“Did you think that your feet had been bound/ by what gravity brings to the ground?” So go the lyrics to Peter Gabriel’s “Down to Earth”, from WALL-E. Just as that film was a high-concept science fiction romance, so is Upside Down.
Well, sort of.
This French-Canadian film stars Jim Sturgess as Adam, who lives on a planet much like Earth, except that it has “dual gravity” – two worlds are separated from each other, the prosperous realm of “Up Above” casting its shadow, quite literally, on the lower-class citizens of “Down Below”. Adam is from Down, and a forbidden love between him and Eden (Dunst) from Up blossoms, as they meet for secret rendezvouses between the mountains of both worlds. Following an accident, Adam believes Eden to be dead, but catches a glimpse of her on TV, and so he gets himself employed by Trans World, the mega corporation that provides the only link between the two worlds, so he can chase the girl of his dreams.
Stories about star-crossed lovers are nothing new. From the Chinese myth of the Weaver and the Cowherd to Romeo and Juliet, from Jack and Rose to Anakin and Padme, we’ve long been fascinated by the idea of two people who must cross incredible boundaries to be together. Upside Down’s premise seems ingenious and very creative at first – how about have the force of gravity separate our male and female leads? However, it turns out that there is nothing more to it than that.
There is very little character development, and we learn next to nothing about Adam and Eden throughout the film. If their love transcends the force of gravity, then why is it so thoroughly uninteresting? The symbolism is heavy-handed (the leads are called “Adam” and “Eden”), and this is yet another poor-boy-falls-love-with-rich-girl tale, a formula which the filmmakers add precious little to. Though cosmic forces are keeping the two apart, it doesn’t seem like there’s much at stake. The film struggles to stay in line with its internal logic regarding the way the “dual gravity” works, and inconsistencies mar what seems like a clever idea, eventually exposing its inherent flaws that writer-director Solanas was probably unaware of as he was crafting the story.
Jim Sturgess and Kirsten Dunst and both talented actors, but saddled with an exposition-heavy opening narration that outlines the rules that govern this strange planet, Sturgess’s voice strains with mock wonderment. Kirsten Dunst seems rather detached from her role, though she does get to reprise some of the upside-down kissing she made famous in Spider-Man. Both have somewhat stilted line delivery that is certainly not helped by the clumsy dialogue. The only other character of note is Timothy Spall’s Bob, Adam’s colleague at Trans World who helps him find Eden – but it’s a comic role Spall can do in his sleep.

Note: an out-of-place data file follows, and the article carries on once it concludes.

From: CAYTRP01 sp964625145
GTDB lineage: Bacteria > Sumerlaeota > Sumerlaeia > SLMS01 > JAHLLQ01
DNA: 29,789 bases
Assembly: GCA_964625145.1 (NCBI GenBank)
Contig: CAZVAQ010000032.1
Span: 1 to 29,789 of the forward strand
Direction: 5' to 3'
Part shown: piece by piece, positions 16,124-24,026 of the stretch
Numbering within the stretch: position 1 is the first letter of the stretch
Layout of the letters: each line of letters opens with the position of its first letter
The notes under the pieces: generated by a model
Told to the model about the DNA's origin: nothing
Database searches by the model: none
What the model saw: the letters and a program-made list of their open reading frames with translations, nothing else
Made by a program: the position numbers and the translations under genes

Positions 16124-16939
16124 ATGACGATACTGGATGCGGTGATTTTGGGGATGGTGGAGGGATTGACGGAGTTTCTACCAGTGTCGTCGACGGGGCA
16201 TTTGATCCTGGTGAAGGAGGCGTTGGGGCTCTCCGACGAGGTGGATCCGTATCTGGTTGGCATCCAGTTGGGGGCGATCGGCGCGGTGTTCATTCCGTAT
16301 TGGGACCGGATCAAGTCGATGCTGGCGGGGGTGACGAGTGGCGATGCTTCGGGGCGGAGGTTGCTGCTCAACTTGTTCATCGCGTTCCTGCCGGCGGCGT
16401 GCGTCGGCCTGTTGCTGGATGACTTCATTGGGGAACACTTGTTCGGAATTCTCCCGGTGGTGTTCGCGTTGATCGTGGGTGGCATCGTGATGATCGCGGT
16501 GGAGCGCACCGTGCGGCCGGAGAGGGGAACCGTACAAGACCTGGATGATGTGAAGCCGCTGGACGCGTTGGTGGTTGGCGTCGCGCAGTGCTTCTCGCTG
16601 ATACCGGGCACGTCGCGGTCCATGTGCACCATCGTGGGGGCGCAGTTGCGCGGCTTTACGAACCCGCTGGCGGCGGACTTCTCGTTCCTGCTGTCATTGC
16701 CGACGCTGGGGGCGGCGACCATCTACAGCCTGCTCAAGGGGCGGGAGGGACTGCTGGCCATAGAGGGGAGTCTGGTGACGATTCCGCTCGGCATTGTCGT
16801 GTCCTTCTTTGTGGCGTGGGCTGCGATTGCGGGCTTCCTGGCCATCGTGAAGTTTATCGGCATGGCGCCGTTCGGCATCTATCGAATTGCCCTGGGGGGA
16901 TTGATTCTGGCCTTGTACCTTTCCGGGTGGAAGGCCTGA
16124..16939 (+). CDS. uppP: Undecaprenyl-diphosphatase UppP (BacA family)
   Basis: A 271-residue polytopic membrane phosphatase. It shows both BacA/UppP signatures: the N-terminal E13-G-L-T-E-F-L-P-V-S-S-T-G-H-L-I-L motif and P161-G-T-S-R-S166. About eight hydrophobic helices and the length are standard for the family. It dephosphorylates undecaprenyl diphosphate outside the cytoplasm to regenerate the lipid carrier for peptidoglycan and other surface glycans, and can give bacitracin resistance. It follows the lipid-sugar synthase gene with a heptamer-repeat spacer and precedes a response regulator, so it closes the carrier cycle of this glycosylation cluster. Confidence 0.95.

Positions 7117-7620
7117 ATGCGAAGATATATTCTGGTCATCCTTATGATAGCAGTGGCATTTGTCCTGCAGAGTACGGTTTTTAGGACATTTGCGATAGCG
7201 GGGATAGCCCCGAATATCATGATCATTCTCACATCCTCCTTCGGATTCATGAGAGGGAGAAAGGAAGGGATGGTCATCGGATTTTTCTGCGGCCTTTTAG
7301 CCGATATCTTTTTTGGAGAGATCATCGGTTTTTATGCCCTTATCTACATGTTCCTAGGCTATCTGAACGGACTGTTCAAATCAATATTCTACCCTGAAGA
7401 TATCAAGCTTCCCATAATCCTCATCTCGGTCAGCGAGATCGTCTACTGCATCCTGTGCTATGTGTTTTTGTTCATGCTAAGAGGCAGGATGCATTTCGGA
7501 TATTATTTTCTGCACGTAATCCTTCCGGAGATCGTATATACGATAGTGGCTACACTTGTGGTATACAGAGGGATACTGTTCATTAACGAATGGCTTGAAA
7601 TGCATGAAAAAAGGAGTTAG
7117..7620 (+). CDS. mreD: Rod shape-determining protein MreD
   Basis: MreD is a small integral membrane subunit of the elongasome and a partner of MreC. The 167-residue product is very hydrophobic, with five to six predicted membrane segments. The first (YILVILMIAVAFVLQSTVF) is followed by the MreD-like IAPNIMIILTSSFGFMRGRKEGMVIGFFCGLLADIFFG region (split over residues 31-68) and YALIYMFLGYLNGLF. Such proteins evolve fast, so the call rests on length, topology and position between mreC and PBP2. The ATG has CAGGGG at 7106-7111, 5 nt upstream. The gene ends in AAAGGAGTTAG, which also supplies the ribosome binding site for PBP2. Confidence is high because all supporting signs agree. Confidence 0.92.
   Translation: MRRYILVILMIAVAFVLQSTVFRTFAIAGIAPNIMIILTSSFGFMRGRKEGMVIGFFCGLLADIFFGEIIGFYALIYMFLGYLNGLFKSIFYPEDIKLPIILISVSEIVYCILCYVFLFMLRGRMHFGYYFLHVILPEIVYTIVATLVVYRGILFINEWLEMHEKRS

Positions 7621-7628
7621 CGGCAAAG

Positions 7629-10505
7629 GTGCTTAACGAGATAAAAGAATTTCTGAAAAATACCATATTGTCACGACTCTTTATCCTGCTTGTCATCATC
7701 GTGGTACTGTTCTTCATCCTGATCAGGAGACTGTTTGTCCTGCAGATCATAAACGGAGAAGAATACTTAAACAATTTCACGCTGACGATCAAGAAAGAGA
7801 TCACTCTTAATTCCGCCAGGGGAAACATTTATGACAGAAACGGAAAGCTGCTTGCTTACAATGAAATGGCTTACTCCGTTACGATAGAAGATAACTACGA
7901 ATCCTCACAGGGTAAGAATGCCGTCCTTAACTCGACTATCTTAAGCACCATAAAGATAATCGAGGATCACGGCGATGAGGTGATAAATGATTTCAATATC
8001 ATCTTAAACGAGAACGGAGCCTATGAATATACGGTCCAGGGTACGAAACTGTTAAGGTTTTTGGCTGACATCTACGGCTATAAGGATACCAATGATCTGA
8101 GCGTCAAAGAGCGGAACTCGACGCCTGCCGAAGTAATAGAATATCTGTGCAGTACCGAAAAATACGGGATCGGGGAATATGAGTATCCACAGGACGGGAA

It would be a sin to completely write off Upside Down though, because credit is due to Solanas and his team for at least daring to try something different, and something so technically difficult to film. This is a very visual-effects heavy movie, what with the two opposing worlds and their respective gravities, and despite the Hollywood leads, it’s essentially a foreign film and not a big studio production, and it looks all the more impressive with that taken into consideration. It’s a stylish picture for sure, and many shots look straight out of a Chris Van Allsburg-esque picture book.
Unfortunately, this is one of those movies that is fascinating visually, but only on that level. There’s probably a compelling love story to be found somewhere in Upside Down, but it is left completely unmined, and audiences will have to make do with a simplistic and aimless plot, and a romance that never captivates. One can suspend disbelief – but what goes up must come down, and this movie does so with a clatter.
SUMMARY: Beautiful visual effects and art direction can’t stop this half-baked sci-fi fantasy romance from falling apart (and up, and down).